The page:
Did you know that the elite athletes in the world rely on science and engineering to win an Olympic gold medal? Check out these videos to learn more.
*Shaun White & Engineering the Half Pipe
*Shani Davis & Speedskating suits
*Physics of Figure Skating
*Physics of Slopestyle Skiing
*Engineering design and bobsleds
*Complete list of videos
Have you traveled in an airplane? You can thank Luis Walter Alvarez. He helped design a ground-controlled radar system for aircraft landings. This was useful during World War II. The system helped pilots blinded by fog and bad weather to land safely. He also invented the VIXEN radar system which helped U.S. and allied aircraft to see and track enemy submarines under water. In 1968, he earned a Nobel Prize for Physics.
Do you love roller coasters? Have you ever wondered how engineers can make these exciting rides while keeping them safe?
Converting potential energy into kinetic energy keeps your wild ride going after the first hill. You aren't riding in a machine with an engine. So physics is an important element of the attraction.
For more information about physics in rollercoasters, please go to: http://www.learner.org/interactives/parkphysics/coaster.html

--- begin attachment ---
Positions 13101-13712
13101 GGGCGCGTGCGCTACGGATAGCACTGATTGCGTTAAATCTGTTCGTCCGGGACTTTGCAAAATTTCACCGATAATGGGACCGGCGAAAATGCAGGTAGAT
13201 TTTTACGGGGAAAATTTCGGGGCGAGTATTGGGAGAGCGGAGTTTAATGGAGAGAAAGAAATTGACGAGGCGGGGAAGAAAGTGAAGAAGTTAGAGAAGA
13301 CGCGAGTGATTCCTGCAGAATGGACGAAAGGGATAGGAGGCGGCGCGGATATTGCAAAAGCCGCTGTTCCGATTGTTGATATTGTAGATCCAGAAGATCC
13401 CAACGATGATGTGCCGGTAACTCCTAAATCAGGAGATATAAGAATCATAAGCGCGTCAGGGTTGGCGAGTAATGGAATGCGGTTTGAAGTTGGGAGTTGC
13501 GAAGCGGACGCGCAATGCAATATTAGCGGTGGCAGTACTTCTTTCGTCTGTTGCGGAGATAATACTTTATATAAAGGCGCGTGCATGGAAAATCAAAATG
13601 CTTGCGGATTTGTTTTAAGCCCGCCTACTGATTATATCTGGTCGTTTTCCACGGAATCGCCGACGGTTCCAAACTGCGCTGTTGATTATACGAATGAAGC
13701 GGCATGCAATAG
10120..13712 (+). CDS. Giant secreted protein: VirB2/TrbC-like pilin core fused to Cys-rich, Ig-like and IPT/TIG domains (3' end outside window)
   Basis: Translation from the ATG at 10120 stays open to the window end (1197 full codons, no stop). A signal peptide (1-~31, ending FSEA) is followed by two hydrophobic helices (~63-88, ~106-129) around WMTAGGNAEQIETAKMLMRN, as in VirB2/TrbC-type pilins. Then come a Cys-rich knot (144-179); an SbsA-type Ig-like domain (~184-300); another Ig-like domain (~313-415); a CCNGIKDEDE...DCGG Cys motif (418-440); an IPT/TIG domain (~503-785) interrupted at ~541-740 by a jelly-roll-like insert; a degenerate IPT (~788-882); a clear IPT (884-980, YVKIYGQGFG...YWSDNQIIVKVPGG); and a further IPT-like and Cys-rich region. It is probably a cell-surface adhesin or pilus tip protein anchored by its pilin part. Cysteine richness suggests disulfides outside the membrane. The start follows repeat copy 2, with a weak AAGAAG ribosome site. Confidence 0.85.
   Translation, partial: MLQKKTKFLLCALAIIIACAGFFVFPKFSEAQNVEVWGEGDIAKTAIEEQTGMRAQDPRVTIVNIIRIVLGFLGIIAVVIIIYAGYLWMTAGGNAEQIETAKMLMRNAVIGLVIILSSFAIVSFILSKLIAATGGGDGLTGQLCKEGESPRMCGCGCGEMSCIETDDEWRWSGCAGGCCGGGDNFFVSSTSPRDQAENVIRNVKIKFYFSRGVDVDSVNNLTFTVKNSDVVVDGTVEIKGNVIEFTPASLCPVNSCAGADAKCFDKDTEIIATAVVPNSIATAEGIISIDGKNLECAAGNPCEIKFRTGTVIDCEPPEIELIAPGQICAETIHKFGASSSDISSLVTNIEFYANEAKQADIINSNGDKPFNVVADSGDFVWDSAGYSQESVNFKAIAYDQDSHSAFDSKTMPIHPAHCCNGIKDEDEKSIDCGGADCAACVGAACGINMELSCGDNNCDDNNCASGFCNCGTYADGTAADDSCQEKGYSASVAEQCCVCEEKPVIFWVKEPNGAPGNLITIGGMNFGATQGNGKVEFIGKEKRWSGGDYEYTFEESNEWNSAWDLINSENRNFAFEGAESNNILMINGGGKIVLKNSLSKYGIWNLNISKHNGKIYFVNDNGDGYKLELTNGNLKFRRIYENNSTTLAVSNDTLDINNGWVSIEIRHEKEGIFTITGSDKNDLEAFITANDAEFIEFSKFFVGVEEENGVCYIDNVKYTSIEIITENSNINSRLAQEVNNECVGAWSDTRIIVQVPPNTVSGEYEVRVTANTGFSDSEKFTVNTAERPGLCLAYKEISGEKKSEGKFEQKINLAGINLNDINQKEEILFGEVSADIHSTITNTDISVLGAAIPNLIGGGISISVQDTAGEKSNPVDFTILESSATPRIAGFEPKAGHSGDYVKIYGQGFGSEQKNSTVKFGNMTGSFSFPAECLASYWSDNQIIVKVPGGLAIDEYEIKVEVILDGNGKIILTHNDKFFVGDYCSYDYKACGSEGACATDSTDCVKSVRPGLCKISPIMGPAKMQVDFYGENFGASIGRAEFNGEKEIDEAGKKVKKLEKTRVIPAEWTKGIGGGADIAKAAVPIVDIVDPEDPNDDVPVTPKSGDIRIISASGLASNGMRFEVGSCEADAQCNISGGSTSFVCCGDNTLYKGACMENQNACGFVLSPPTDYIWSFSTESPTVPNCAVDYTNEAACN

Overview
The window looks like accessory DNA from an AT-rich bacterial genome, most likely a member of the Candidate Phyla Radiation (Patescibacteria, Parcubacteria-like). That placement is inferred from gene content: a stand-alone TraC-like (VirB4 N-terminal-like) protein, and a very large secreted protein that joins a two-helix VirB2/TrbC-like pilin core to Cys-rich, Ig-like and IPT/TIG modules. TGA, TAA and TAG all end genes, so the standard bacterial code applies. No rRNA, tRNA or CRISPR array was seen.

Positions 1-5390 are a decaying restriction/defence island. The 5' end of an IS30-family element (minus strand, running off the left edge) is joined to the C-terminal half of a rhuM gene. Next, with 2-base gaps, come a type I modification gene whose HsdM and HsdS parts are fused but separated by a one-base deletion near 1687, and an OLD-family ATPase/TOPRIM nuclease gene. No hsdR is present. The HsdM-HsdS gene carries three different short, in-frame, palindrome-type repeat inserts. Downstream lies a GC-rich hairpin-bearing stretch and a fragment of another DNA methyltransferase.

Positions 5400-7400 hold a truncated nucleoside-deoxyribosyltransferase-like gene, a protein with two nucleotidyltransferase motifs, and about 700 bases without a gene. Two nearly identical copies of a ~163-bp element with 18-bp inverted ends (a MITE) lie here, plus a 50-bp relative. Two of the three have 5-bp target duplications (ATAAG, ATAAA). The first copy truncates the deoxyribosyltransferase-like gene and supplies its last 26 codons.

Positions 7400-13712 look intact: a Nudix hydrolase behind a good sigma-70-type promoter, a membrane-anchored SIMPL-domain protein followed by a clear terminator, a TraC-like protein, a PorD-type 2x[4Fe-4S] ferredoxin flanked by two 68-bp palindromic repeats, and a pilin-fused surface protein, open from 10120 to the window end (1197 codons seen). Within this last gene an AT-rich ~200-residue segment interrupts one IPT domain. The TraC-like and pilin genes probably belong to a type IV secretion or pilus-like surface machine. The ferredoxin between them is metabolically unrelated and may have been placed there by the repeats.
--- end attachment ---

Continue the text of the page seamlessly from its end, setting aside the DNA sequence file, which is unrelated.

Do you think you can make a great roller coaster while passing the safety tests? If so, design your own roller coaster at: http://www.learner.org/interactives/parkphysics/coaster/
Did you know that physics in involved with skateboarding? Skaters go over, onto, and skide over obstacles while performing flips and turns at high speeds. They may not know it but they are using physics to their advantage.
You can see videos that explain physics within skateboarding for:
The Ollie: http://www.exploratorium.edu/skateboarding/trick02.html
Mid-Air Maneuvers: http://www.exploratorium.edu/skateboarding/trick03.html
Pumping for Speed: http://www.exploratorium.edu/skateboarding/trick04.html
Check out the snowboarders during the 2014 Olympics in February. See how they use physics to win an Olympic medal.
Did you know that there is science in baseball? Physics is the science of studying energy and objects in motion. With plenty of pitching and hitting, baseball is a constant display of physics in action.
Scientists can compare pitchers with the speed, spin, and path of their delivery. They can look at a player's hit to see why the ball flew higher or further out of the ballpark.
Even Newton's First Law comes into play. What affects a baseball during a pitch or hit? Does gravity, drag, or friction slow the baseball's speed or path?
Did you also know that math is an important element in baseball's history? The statistics of the game are treasured. Is a player's batting average, on base percentage, or slugging percentage good enough to earn him a spot in the Baseball Hall of Fame?
Science and math goes beyond the classroom. Next time you watch a baseball game, think about how science plays a role in the game.
KES STEM Team
Our STEM Team includes teachers and parents.